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History of Wine II

New Markets


The discovery of America presented new export and wine production opportunities for conquistadors and missionaries, and of course, they took vines with them to the Terra Nova (new lands). Believe it or not English pirates negatively affected the interest of Spanish wine traders, but at the same time they helped to spread the popularity of Spanish wines in England. By stealing large amount of the wines from ships bound to the Americas and then taking it back in to England, they helped to increase the market, and for a time, England became one of the biggest importers of Spanish wine in the world.

In 1587 Francis Drake sacked Cadiz and Martin Frobisher took back to England a load of 3,000 bottles of sherry wine as booty. After this sherry wine enjoyed a huge popularity among the British and in fact is mentioned in many of Shakespeare's plays including, Henry VI, Henry IV and Richard III among others. There were more attempts to sack Cadiz, with no success. If you ever visit a Spanish school in Madrid we advise you to ask the locals where the best sherry is served.

But the conflicts between Spain and England were no joke, and after the Spanish Armada was destroyed by Elizabeth I, Philip II's royal coffers were greatly impoverished. Spain was up to the neck in debts. This meant that the Iberian country became more and more dependent of the income supplied by its colonies, including the wine export to Latin America. So when local wine industries arose in Chile, Argentina and other countries, it was perceived as a threat by the Spanish and Phillip III, finally decreed the prohibition of the vineyards expansion. This ban was very much ignored.

Epidemic and War


Some varieties of Spanish wines, specifically sherry, rioja and malaga enjoyed great popularity during the 17th and 18th centuries, however it was about to get better. In the 19th century phylloxera annihilated European vineyards, though France suffered the worst of it. The world began lacking French wine, but Spanish wine was available, a fact that consolidated Spanish viticulture.

Some French winemakers came to some of the Northern regions of Spain brining with them varieties from France, including Cabernet Sauvignon and Merlot, that up till today are grown in Rioja and Ribera del Duero.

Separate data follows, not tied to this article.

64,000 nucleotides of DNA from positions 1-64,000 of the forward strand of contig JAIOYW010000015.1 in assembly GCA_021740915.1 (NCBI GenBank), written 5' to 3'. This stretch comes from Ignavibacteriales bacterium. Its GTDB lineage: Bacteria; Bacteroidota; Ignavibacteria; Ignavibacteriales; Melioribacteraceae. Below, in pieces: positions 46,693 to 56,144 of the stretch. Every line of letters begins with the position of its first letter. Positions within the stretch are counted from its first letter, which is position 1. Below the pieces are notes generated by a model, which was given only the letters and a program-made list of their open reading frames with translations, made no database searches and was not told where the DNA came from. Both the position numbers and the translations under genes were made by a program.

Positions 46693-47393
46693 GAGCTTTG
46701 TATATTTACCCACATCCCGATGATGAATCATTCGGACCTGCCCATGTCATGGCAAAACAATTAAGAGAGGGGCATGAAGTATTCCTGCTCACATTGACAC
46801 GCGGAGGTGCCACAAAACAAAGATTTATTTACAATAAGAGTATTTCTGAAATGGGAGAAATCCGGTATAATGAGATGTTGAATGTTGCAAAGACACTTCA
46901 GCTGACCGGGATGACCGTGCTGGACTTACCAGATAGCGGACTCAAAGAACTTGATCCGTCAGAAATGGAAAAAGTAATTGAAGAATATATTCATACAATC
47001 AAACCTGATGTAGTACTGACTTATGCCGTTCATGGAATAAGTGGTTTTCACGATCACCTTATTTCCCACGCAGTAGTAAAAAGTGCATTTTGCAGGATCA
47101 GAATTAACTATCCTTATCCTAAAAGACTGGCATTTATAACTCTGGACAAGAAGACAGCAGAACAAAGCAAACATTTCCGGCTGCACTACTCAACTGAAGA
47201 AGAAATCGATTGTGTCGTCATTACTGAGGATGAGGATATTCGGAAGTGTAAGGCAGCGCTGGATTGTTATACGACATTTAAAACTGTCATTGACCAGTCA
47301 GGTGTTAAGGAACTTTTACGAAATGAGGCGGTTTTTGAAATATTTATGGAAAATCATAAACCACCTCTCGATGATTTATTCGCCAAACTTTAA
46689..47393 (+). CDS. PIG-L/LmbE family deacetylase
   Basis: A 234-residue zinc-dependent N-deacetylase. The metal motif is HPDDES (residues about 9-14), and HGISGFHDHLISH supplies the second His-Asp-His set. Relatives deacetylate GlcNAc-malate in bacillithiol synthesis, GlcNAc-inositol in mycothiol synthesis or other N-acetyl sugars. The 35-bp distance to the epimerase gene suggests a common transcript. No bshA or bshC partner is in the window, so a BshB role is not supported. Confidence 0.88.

But phylloxera did not entirely forget Spain and it devastates regions such as Malaga and La Rioja in the end of the 19th century and beginning of the 20th century. It's spread slowly due to the large geographical distances between wine regions. When Spain lived through the worst of the epidemic, the remedy to graft North American rhizome in European vines had already been discovered, so the industry suffered a lot less than when it hit France.

However there were more hardships to come. In the 1930's civil war hit Spain which meant that Spanish vineyards were abandoned. And once the Civil War was over Second World War broke out in Europe, which froze the wine markets. Spanish wine would not recover from these setbacks until the 50's.

Modern Times

Only in the 1950's did Spain reach a certain stability that allowed the rebirth of the Spanish wine industry. Several cooperatives were founded. Sherry was rediscovered and the world soon would be craving wines from La Rioja.

When the dictatorship finally fell through, democracy increased economic freedom for wine makers and a new domestic market grew along with the middle class. Between the 60's and 80's a great modernization began, with great emphasis in the production of top quality wines.

Spain entered the European Union in 1986, which brought along economic help to the winemakers, specially in Galicia and La Mancha. The 90's contributed with the end of the restriction in irrigation, which permitted larger efficiency control and more areas to be plated. The volume of quality and production of wines increased and Spain's reputation in the beginning of the 21st century was of a competitive wine producer in the markets of the world.

If you want to find out more about the early history of Spanish wine and the cultivation of grapevines in Spain, why don’t you check out part I of history of wine in Spain.